In our field of humanitarianism and development, we often use the concept of a lens to discuss various themes we have determined are important. We refer to a gender lens or a human rights lens or a conflict lens. A lens is supposed to serve to focus our attention, but in a broad way. Just as I wear my glasses both to read and to drive, to see near and far, we are meant to use our lenses to view everything in our environment with regard to a concept.
To talk of a conflict sensitivity lens – or a Do No Harm lens – is to suggest that our attention should be focused on the conflict related implications wherever we look and whatever we do.
But the lens is not always the most appropriate metaphor for augmenting vision. Its wide approach can obscure the details, convincing us of a big picture that might just be a distortion in the lens itself. A lens is not always practical, enforcing a broad singular vision on all that we see. A lens offers little or no guidance to distinguish information, to separate importance from noise. Too much information is often worse than too little, leading to inaction. Viewing a situation through a Do No Harm lens can lead to paralysis because conflict and complexity appear to dominate our field of view.
We are assured by others that experience will help us to learn what information is crucial and what is not, that we will learn what to look for. This might be true, but we are still expected to do something today.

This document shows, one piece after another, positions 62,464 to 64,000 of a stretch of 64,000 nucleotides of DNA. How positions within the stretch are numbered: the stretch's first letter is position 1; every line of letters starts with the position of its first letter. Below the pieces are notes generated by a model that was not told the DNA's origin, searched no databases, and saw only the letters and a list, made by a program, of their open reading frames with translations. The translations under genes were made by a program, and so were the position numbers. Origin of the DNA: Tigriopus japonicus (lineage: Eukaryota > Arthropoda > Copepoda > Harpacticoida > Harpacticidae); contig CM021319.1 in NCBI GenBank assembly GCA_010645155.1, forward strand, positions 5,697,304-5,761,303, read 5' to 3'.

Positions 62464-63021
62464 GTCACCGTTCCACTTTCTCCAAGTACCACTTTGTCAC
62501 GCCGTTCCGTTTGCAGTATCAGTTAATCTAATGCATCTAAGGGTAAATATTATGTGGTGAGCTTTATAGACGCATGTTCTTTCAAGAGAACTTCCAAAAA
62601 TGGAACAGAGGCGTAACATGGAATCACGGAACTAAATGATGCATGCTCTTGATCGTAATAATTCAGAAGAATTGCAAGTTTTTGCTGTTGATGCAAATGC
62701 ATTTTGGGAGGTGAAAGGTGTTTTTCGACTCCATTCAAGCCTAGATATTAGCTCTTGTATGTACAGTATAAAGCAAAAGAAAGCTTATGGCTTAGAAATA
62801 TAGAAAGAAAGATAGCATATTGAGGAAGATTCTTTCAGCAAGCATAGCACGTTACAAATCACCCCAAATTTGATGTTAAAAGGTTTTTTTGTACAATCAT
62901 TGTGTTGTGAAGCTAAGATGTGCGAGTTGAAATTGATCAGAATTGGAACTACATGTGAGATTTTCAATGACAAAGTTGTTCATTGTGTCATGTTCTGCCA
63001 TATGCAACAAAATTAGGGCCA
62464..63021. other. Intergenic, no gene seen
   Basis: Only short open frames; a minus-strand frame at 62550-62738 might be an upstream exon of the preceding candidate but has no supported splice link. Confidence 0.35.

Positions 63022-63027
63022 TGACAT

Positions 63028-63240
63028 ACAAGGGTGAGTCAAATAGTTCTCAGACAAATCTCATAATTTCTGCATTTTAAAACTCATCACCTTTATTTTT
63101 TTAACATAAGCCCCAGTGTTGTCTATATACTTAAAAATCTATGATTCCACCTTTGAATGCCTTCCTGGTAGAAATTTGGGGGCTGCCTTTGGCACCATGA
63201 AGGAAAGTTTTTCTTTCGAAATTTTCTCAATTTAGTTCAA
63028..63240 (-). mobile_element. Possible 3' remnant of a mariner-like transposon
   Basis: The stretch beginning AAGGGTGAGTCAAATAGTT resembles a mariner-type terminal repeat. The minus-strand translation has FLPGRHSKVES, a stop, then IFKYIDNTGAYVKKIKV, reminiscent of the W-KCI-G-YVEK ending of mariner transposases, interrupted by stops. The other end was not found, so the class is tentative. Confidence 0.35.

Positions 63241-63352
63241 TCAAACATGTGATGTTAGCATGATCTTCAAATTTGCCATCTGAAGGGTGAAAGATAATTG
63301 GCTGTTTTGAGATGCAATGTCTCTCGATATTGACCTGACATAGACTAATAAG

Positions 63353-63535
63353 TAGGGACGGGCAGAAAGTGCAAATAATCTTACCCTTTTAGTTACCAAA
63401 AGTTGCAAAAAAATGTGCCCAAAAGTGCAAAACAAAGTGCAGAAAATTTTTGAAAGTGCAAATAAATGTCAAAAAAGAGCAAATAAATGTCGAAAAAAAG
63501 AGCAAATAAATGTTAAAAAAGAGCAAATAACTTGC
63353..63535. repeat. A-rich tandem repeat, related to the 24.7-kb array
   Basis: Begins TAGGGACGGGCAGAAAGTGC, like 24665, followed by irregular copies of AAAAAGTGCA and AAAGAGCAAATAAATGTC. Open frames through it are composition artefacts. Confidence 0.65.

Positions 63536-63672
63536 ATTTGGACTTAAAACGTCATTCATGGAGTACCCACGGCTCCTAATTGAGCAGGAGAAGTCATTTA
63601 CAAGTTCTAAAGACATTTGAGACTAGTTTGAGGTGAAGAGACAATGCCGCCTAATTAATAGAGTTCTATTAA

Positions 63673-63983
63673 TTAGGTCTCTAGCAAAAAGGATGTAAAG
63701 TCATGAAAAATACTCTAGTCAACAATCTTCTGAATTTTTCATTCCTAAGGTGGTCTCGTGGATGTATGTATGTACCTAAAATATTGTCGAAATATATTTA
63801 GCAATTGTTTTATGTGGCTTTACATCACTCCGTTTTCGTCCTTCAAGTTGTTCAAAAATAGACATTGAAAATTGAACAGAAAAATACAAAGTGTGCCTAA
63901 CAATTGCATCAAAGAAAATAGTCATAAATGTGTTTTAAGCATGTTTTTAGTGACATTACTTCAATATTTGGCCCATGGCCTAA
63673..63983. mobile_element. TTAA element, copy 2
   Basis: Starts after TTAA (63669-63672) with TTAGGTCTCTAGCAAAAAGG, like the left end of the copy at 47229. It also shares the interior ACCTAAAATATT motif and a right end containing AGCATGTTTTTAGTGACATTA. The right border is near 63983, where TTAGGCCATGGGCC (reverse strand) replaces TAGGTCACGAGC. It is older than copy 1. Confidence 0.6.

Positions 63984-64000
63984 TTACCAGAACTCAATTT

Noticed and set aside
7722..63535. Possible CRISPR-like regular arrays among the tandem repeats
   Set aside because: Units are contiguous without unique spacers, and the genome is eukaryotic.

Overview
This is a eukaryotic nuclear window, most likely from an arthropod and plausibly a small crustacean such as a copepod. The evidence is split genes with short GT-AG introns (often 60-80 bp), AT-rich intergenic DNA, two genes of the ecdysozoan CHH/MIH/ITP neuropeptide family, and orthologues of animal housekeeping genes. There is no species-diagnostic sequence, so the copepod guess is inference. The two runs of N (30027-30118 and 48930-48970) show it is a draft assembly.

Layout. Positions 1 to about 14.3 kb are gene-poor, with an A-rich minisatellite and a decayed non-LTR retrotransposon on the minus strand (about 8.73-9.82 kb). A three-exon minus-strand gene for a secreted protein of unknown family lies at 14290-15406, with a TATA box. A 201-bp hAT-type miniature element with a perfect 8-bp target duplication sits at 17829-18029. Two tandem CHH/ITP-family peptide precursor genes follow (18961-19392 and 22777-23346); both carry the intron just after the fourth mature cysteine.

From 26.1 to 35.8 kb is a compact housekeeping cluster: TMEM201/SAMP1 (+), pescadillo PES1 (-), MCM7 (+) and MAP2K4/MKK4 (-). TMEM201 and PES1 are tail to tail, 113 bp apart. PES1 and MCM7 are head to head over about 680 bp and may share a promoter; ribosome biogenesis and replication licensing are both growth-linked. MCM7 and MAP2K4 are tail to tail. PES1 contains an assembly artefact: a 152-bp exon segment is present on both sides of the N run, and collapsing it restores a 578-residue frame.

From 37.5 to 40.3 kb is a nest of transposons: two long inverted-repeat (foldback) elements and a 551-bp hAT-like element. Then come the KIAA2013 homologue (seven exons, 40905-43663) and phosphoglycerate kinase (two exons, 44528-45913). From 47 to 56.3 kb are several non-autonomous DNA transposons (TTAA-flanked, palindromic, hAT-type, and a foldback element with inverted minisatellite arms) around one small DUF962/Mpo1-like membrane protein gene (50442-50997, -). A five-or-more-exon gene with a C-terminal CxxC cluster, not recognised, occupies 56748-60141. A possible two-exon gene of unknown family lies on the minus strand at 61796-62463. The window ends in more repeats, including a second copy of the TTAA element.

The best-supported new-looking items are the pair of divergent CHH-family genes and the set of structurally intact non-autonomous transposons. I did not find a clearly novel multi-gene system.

We can also use the concept of the filter. A filter removes things that are unnecessary. A filter focuses our attention narrowly, stripping out large amounts of information. Not every piece of information is relevant to understand the conflict dynamics of a situation. Simply put, not every piece of information matters when considering the interaction between women and men and their environment.
If we remove unnecessary information, we can focus our attention more precisely on what is important. This allows us to prioritize with more confidence, as well as to make decisions more rapidly and effectively.
The principle of Do No Harm is a lens. We can look at all of life through it. Many people have told me how Do No Harm changed their lives by encouraging them to apply their values in all aspects of their lives.
The practice and techniques of Do No Harm are filters. They remove unnecessary information and help us to focus on what is important: those factors that show us how we interact with and have an impact on conflict.
By Marshall Wallace, Director of the Do No Harm Program, CDA